Perhaps he was remembering, over and over again, how one day when he was nine, his father had simply disappeared into a maelstrom of fire. Perhaps he was seeing again the charred bodies scattered up and down the ashen streets of what had been his hometown. Or perhaps he was hearing again the terrible, low rumbling sound that had preceded any signs of flames, the sound of something large and unknown rolling toward him like a tidal wave.

Whatever it was, it must have rocked him to his core. This book is the result of my efforts to understand what happened to the more than 1200 other people who had the misfortune to find themselves in Hinckley, Minnesota, on the morning of September 1, 1894.”

— Daniel James Brown, Under a Flaming Sky


Under a Flaming Sky tells the minute-by-minute account of how a firestorm roared through Hinckley—a story meticulously patched together by Brown and gleaned from survivor journals, letters, articles, and interviews. Once you turn the first page, you’ll be drawn into his story of recent immigrants and regular Minnesota town folk who ended up running for their lives with children and elderly in tow one hot September day.

burned-district

Prior to September 1894, Hinckley was a heavily forested lumber town. After the fire burned everything in its path, it became prairie and farm land.

How difficult it must have been in 1894 to warn residents of impending disaster and beg for help by telegraph. It was the railroad running through this land, and company employees, who were responsible for any survivors. Two trains—one going north, once traveling south—became the only means of escape. It was a time of resourceful people and everyday heroes.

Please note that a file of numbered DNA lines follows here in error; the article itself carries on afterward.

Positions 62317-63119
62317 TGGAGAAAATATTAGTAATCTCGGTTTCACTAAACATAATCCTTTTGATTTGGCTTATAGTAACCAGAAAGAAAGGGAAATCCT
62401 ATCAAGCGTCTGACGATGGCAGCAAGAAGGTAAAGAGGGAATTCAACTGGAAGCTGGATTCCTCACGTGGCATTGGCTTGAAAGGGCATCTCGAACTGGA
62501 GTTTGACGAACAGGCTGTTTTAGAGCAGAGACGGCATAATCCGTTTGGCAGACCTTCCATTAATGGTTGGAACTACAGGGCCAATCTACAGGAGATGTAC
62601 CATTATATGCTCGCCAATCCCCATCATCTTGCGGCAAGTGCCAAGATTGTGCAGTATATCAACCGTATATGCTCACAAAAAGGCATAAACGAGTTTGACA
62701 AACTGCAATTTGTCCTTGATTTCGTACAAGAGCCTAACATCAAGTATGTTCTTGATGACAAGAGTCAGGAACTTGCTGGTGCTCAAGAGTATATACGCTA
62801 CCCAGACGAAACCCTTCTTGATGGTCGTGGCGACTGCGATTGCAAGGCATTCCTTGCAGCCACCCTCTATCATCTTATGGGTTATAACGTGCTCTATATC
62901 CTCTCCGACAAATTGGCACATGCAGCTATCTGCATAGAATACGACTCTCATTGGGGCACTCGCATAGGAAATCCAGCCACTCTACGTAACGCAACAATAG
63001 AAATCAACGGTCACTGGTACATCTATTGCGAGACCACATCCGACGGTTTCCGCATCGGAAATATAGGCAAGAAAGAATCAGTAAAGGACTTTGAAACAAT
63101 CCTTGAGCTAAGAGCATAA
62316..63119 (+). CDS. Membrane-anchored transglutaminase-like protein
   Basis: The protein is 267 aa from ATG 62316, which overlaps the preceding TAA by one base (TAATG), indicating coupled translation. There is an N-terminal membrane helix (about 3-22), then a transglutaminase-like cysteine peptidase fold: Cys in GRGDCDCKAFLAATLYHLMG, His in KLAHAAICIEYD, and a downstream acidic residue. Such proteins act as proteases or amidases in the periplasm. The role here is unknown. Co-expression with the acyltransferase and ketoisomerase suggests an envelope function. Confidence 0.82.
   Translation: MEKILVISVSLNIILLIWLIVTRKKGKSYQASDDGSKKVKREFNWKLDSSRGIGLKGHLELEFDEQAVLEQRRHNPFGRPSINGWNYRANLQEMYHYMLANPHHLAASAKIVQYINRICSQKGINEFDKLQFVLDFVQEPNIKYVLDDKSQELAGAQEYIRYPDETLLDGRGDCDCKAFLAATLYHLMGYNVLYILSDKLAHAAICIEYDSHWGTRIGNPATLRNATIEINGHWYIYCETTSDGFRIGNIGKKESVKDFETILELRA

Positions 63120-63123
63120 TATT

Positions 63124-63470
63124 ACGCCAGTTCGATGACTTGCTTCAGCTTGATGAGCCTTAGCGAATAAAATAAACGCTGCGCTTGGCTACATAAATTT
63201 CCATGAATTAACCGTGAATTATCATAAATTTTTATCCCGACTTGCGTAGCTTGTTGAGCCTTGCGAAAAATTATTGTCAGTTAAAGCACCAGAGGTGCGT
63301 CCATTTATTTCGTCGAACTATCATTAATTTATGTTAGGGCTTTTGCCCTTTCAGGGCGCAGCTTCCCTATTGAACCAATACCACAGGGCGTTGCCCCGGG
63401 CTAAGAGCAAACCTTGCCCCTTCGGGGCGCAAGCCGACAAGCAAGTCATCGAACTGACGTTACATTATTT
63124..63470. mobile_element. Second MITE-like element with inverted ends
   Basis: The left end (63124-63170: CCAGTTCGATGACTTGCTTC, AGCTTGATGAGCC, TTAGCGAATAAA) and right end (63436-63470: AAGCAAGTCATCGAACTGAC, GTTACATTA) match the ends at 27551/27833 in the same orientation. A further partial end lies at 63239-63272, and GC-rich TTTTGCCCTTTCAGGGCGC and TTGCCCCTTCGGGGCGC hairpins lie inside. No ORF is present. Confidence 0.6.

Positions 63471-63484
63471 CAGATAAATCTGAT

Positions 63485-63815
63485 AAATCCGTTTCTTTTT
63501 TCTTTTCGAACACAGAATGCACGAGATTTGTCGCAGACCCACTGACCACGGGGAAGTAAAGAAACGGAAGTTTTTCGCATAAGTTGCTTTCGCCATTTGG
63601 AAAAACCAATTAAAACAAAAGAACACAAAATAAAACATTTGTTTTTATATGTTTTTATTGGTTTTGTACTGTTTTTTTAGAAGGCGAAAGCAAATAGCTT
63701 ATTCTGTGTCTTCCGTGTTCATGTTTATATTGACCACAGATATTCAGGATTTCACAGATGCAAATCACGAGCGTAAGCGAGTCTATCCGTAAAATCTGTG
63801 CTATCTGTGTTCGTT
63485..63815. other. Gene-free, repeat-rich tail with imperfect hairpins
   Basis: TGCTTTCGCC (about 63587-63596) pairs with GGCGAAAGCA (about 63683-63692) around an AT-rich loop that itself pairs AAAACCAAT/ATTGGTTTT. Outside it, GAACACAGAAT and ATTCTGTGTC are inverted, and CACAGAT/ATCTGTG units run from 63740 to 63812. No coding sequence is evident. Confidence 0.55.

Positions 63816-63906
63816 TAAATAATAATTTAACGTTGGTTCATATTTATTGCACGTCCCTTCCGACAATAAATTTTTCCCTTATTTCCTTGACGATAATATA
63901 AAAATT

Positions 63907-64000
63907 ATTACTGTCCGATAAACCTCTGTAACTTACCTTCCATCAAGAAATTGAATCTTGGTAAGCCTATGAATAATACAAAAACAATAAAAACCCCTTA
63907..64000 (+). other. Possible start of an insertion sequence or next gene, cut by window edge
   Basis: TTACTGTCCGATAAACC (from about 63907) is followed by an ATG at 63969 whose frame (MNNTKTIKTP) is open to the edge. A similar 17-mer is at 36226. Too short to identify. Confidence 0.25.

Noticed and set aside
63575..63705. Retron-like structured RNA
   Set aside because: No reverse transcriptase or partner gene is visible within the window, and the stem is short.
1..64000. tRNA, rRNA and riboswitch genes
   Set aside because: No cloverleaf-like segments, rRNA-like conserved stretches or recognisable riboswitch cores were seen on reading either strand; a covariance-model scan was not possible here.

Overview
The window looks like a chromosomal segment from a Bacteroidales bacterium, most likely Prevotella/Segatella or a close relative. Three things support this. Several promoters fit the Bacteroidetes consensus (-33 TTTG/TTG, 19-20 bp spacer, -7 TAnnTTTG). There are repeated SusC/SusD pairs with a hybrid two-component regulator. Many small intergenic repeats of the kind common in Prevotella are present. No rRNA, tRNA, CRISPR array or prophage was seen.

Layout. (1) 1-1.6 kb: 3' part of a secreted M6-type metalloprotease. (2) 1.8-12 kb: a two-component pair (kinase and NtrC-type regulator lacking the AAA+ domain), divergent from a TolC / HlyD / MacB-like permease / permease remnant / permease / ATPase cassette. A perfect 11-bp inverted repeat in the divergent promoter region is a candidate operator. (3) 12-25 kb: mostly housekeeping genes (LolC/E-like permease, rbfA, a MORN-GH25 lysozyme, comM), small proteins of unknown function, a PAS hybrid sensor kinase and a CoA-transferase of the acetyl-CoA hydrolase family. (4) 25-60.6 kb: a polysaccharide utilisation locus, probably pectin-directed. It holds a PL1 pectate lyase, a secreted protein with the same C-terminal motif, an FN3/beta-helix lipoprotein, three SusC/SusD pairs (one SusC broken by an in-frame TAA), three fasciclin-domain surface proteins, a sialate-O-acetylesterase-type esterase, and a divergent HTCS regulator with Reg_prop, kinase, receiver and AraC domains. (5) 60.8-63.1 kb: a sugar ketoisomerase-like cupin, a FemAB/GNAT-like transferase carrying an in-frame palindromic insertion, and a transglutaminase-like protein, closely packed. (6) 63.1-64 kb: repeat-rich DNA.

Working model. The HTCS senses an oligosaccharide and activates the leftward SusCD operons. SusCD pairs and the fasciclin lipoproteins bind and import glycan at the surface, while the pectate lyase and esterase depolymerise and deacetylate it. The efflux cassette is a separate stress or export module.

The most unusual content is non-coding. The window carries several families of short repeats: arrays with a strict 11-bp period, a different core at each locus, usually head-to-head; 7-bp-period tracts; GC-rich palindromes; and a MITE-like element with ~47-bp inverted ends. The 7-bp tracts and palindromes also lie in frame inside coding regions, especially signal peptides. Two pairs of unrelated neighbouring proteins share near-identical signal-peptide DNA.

burying-dead

2000 residents were trapped by the fire and over 400 eventually died.

At moments, this is a difficult book to read, with its personal stories of families and loss. But it’s also a riveting, can’t-put-it-down piece of northern Minnesota history. I’m so glad I read it…and I’ll never think of Hinckley or the Grindstone River quite the same again as I blast by on I-35, traveling between Duluth and the Twin Cities.

feeding-survivors

Those who survived the fire lost everything, rebuilding on scorched, bare land.

Under a Flaming Sky is storytelling at its best. It’s a moment in northern Minnesota’s history any who call this place home will want to read.


Learn more at the Hinckley Fire Museum

When you’ve finished the book, take a trip to the Hinckley Fire Museum in Hinckley, Minnesota, just off I-35. The museum is located in the former Saint Paul & Duluth Railroad Depot, rebuilt in the wake of fire to replicate the previous train station. Inside, you’ll see artifacts from the 1890s that made it through the fire and hear some of the many stories from that terrible September day, which remains one of the largest wildfire disasters in history.

Exhibits are open 10am-5pm Tuesday through Sunday; closed on Mondays, and the museum is closed seasonally from mid-October through mid-May.

A vivid story mural covers the Hinckley Fire Museum wall.

Touching and somber, you can read the names and locations of 418 bodies found post-fire.

Young Jenny Johnson was covered in wet blankets by her parents and left in an open potato patch. She gripped the china doll shown here as the firestorm passed…and was saved.

Telegrapher Thomas Dunn sent his last message that day: “I think I’ve stayed too long.”